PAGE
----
Author Topic: Cold crash - how cold is cold enough?  (Read 525 times)

Offline Richard

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Cold crash - how cold is cold enough?
« on: March 22, 2019, 02:03:25 AM »
I have been testing a new cooling system and although I am pleased with its performance overall, I am a bit disappointed in its lowest achievable temperature. My old system could cool down to 34 F, but the new one can only get to 36 so far. Is that good enough? I can work on getting it lower, but it would be quite an effort. I usually keep the beer at the low temperature for 3-4 days before packaging.
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Offline Robert

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Re: Cold crash - how cold is cold enough?
« Reply #1 on: March 22, 2019, 02:22:00 AM »
Most yeast drops pretty quickly anywhere below 40°F.  Really there's not much difference between 34°F and 36°F.  Both are cold.  I wouldn't worry. 
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Offline ynotbrusum

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Re: Cold crash - how cold is cold enough?
« Reply #2 on: March 22, 2019, 11:22:54 AM »
Also make sure your thermometer is reading correctly - you could be colder or warmer than you think!  I would measure with an accurate probe in a glass of water for best results.  Cheers!
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Offline Richard

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Re: Cold crash - how cold is cold enough?
« Reply #3 on: March 22, 2019, 03:30:08 PM »
Also make sure your thermometer is reading correctly - you could be colder or warmer than you think!  I would measure with an accurate probe in a glass of water for best results.  Cheers!

Accuracy is not a problem. I have a PT100 RTD probe that is accurate to better than 0.5 degree F checked across the entire range from freezing to boiling.
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Offline ynotbrusum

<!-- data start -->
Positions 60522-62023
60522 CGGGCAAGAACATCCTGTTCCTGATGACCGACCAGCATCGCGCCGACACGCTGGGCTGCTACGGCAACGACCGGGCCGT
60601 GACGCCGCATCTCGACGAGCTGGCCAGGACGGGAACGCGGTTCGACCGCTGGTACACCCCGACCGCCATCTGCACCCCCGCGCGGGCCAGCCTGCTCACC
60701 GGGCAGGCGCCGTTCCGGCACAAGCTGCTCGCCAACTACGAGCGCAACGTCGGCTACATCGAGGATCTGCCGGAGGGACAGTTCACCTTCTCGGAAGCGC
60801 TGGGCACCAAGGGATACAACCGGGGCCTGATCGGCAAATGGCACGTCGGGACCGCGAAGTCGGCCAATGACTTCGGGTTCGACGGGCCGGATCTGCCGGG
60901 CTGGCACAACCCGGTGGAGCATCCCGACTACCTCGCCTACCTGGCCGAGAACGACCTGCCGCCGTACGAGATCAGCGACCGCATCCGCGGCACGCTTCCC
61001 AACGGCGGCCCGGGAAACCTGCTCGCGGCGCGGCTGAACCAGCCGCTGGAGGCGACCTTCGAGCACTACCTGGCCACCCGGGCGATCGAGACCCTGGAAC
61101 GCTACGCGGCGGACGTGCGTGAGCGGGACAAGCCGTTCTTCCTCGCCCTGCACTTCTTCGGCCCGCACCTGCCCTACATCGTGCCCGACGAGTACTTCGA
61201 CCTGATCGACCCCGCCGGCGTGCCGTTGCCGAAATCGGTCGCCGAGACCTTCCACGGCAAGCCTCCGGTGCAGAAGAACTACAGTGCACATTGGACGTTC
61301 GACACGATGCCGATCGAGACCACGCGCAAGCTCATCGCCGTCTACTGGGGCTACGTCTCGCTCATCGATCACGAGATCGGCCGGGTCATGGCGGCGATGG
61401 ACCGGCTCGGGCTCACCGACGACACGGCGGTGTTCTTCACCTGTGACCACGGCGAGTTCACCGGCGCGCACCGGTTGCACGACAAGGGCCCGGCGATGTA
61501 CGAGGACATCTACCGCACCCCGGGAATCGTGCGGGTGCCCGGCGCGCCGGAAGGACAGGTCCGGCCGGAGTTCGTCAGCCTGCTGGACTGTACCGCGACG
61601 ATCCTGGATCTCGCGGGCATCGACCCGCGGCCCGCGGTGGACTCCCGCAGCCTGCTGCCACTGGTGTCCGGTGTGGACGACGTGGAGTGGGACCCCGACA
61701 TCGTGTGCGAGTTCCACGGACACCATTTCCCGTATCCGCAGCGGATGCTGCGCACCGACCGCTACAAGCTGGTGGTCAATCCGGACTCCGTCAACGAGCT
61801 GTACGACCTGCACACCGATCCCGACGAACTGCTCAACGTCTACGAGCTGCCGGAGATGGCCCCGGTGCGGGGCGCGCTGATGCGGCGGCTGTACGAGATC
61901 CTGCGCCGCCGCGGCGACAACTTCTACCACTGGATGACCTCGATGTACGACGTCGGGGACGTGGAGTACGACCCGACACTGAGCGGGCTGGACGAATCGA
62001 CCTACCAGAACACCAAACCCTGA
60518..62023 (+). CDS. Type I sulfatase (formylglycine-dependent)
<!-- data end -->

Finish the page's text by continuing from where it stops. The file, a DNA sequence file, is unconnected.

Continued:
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Re: Cold crash - how cold is cold enough?
« Reply #4 on: March 22, 2019, 05:02:10 PM »
Sounds like you have it dialed in - my point was that relying on the thermostat of the cooling chamber (refrigerator or freezer), as some folks do, for temperature settings can be somewhat unreliable.  By all means, proceed with what you have, it is way more than appropriate and you have confirmed with full temp range readings.

Cheers.
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Offline Bob357

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Re: Cold crash - how cold is cold enough?
« Reply #5 on: March 23, 2019, 08:46:29 AM »
I crash at 40F. It takes a bit longer, but still able to go grain to glass in 14 days for most beers.
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Offline majorvices

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Re: Cold crash - how cold is cold enough?
« Reply #6 on: March 23, 2019, 12:43:44 PM »
Under 38 has been best for my experience and certain fining agents like BioFine need to be close to 32 to really work well.

Offline MattyAHA

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Re: Cold crash - how cold is cold enough?
« Reply #7 on: March 23, 2019, 05:30:22 PM »
i cold crash @32F-34F serve at 38F
Matty


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Offline Richard

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Re: Cold crash - how cold is cold enough?
« Reply #8 on: March 23, 2019, 08:23:26 PM »
i cold crash @32F-34F serve at 38F

Wow, that is a pretty cold serving temperature. If I remember correctly in England they serve their local beers at something like 50F, which is called "cellar temperature" or "cold", and they serve American beers closer to 40F, which is called "ice cold". As with wine, the temperature affects the volatility of aroma compounds, and too low a temperature will reduce the aroma and flavor you get from the beverage.

My cooling system will produce lower temperatures, but the water in the heat exchange block began to freeze and clog the hoses with ice when the beer was at 35.5. I could go lower if I use propylene glycol to lower the freezing point of the cooling liquid, but I don't want to do that unless it is absolutely necessary.